A Bridge For Lenny
Until his tragic death from bone cancer two years ago at age 46, Lenny Zakim worked tirelessly for nearly two decades to build bridges between Boston’s disparate ethnic groups.
Now, instead of giving the former regional director of the Anti-Defamation League a bridge of his own, Gov. Paul Cellucci and the residents of Charlestown have robbed him of an honor befitting a man of his character.
Last Thursday, Cellucci signed a bill which named the Big Dig’s new Charles River bridge the “Leonard P. Zakim Bunker Hill Bridge.” The $86 million bridge connects downtown with Charlestown and will replace the upper and lower decks of Interstate 93.
Initially, Cellucci planned to honor Zakim’s legacy alone by naming the span the “Leonard P. Zakim Freedom Bridge.” After state Rep. Eugene O’Flaherty and his Charlestown constituents complained about Cellucci’s planned tribute to the civil rights figure, however, the governor capitulated and accepted the State Legislature’s compromise name, which commemorates a battle that already has its own memorial.
The new name is a compromise which compromises Lenny’s legacy. Since the bridge’s new name is more than a mouthful, everyone from pedestrians to traffic reporters will inevitably refer to it by a nickname. And which nickname is more likely to be adopted: the hard-to-pronounce Jewish last name or the easily identifiable name for a popular local landmark? The words “Bunker Hill Bridge” will be on everybody’s lips, while Zakim will be as forgotten in Boston as Robert E. McNair PhD ’76 and Camille Edouard Dreyfus (for whom Buildings 37 and 18 are named) are at MIT.
Lenny’s lost legacy is Boston’s loss as well, for everyone in this divided community has much to learn from his accomplishments in life. After suffering through anti-Semitic harassment while attending high school in Wayne, New Jersey, Lenny recognized the damage inflicted on victims of racial harassment. While at American University and the New England School of Law in the seventies, he studied racial persecution and worked on racial healing firsthand while helping with the African-American civil rights movement.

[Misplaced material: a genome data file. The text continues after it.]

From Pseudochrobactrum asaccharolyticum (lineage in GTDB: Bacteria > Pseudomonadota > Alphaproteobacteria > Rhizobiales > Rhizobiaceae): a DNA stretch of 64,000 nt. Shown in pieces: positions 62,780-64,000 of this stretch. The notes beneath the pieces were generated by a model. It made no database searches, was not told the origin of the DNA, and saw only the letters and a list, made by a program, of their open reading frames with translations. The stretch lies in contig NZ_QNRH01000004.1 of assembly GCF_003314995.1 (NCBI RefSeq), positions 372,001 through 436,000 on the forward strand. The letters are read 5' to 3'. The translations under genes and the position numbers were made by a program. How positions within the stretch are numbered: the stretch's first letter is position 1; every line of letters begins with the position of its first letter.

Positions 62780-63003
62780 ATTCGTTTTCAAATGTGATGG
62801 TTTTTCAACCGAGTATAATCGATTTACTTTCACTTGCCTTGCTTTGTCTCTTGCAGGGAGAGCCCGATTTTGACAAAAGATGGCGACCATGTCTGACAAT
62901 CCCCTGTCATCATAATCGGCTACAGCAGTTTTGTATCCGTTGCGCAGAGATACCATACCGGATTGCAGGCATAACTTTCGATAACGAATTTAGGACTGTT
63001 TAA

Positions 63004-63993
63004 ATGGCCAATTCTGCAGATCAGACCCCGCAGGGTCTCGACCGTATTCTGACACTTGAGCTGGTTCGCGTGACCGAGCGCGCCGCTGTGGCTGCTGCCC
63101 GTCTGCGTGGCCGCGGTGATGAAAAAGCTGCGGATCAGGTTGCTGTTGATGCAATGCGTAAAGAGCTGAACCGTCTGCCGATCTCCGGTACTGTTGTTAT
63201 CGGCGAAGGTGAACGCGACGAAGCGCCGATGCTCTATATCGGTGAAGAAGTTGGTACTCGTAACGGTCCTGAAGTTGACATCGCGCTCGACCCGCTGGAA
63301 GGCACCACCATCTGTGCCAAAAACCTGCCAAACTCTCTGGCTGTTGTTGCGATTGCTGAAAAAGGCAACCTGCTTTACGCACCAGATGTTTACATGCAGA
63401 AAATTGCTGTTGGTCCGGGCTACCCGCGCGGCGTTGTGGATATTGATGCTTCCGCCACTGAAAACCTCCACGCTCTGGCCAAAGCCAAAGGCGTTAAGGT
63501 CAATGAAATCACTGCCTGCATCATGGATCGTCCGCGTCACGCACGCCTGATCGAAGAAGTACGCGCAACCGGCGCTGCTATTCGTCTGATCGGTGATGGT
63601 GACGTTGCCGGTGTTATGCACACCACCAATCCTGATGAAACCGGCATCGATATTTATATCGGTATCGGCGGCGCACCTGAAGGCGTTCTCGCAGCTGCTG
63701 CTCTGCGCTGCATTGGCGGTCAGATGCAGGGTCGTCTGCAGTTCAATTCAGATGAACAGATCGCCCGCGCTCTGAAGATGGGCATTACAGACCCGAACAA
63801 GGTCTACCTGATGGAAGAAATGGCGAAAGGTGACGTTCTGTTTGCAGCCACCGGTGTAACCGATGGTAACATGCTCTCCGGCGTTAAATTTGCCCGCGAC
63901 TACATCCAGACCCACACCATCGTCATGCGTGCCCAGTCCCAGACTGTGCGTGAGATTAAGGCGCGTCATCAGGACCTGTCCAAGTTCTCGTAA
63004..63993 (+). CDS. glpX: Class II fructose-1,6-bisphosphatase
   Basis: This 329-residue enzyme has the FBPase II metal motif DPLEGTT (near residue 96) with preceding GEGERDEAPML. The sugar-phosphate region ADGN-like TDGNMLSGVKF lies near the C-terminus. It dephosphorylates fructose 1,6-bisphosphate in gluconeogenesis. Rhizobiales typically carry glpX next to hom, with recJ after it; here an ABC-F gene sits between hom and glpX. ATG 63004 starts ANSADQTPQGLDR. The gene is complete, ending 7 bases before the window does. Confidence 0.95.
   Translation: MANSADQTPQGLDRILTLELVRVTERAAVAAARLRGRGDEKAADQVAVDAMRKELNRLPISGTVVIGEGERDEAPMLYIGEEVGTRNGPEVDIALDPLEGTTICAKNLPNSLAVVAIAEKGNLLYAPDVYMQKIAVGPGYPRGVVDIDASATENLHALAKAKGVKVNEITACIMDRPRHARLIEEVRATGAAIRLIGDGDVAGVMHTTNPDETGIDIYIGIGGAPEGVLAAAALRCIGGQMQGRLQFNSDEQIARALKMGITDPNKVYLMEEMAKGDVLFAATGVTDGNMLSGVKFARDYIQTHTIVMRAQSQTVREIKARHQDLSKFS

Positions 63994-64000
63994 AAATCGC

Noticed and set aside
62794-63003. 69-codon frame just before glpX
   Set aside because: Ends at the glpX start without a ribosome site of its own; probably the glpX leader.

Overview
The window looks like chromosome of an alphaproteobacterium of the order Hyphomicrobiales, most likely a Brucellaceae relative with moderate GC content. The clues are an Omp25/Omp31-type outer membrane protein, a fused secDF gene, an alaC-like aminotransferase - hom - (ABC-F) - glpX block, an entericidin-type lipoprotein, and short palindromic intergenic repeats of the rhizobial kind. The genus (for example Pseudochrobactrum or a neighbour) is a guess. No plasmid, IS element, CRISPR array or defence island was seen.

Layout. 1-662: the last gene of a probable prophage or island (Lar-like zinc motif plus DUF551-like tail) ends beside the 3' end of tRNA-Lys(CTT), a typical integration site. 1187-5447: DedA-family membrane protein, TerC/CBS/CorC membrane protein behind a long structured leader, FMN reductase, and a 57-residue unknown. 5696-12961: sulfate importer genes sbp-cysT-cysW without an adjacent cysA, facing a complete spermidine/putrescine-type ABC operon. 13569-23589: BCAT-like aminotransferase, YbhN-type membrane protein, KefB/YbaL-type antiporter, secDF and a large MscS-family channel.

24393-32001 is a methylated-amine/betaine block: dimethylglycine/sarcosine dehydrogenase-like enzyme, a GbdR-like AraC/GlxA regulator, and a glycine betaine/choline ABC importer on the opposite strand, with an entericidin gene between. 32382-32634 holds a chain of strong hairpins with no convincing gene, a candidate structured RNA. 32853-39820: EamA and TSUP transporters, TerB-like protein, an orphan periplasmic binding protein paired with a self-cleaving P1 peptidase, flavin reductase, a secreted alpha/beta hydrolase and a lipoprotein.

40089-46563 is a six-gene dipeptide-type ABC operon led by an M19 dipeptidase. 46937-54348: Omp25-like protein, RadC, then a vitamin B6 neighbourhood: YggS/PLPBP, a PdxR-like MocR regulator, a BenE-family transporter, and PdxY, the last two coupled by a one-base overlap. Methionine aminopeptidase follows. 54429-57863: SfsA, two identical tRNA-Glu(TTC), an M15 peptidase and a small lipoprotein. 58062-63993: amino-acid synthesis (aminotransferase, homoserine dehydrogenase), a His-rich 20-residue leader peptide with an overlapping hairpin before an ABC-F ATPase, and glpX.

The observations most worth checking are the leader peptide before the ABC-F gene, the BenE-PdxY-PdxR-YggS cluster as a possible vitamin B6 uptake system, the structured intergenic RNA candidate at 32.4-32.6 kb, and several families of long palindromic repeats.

Zakim’s experiences there prepared him for his first big opportunity to make a difference: an appointment as the New England ADL’s civil rights director. While with the ADL, he reached out to the black community in an attempt to rekindle black-Jewish relations in Greater Boston. He established an annual black-Jewish Seder, which went from drawing six people its first year to drawing over 600 people of all races and faiths in 1999. Lenny also worked to mend fences between Boston’s Jewish and Catholic communities. He was praised at every level for his work and trips abroad with Cardinal Bernard Law, and was even named a Knight of St. Gregory (one of the highest lay honors in the Catholic Church) by Pope John Paul II in 1999.
Even up until his death, Lenny continued to keep a full schedule of activities, often delaying cancer treatments so that he could keep preaching to community leaders and to Boston’s children through his Team Harmony program.
Why would a man dying of cancer delay any of his treatments? Because this man wanted immediate action on civil rights issues. He fought through the infections and mind-numbing pain and losses of balance because he knew he had the power -- and the obligation -- to make a difference.
“We cannot wait for another Moses or Jesus to solve the predicament we find ourselves in today,” he said in a 1999 interview with The Boston Globe. “We have to do it ourselves.” And do it himself he did, right until the bitter end.
Let’s follow Lenny’s advice by doing what the governor failed to do. Call the new bridge the Zakim Bridge in conversation, regardless of what you hear on the street or on the radio. Call it The Lenny by nickname. Just do what it takes to keep his spirit alive.
With all due respect, Bunker Hill already has its own monument. Lenny Zakim deserves his own, too.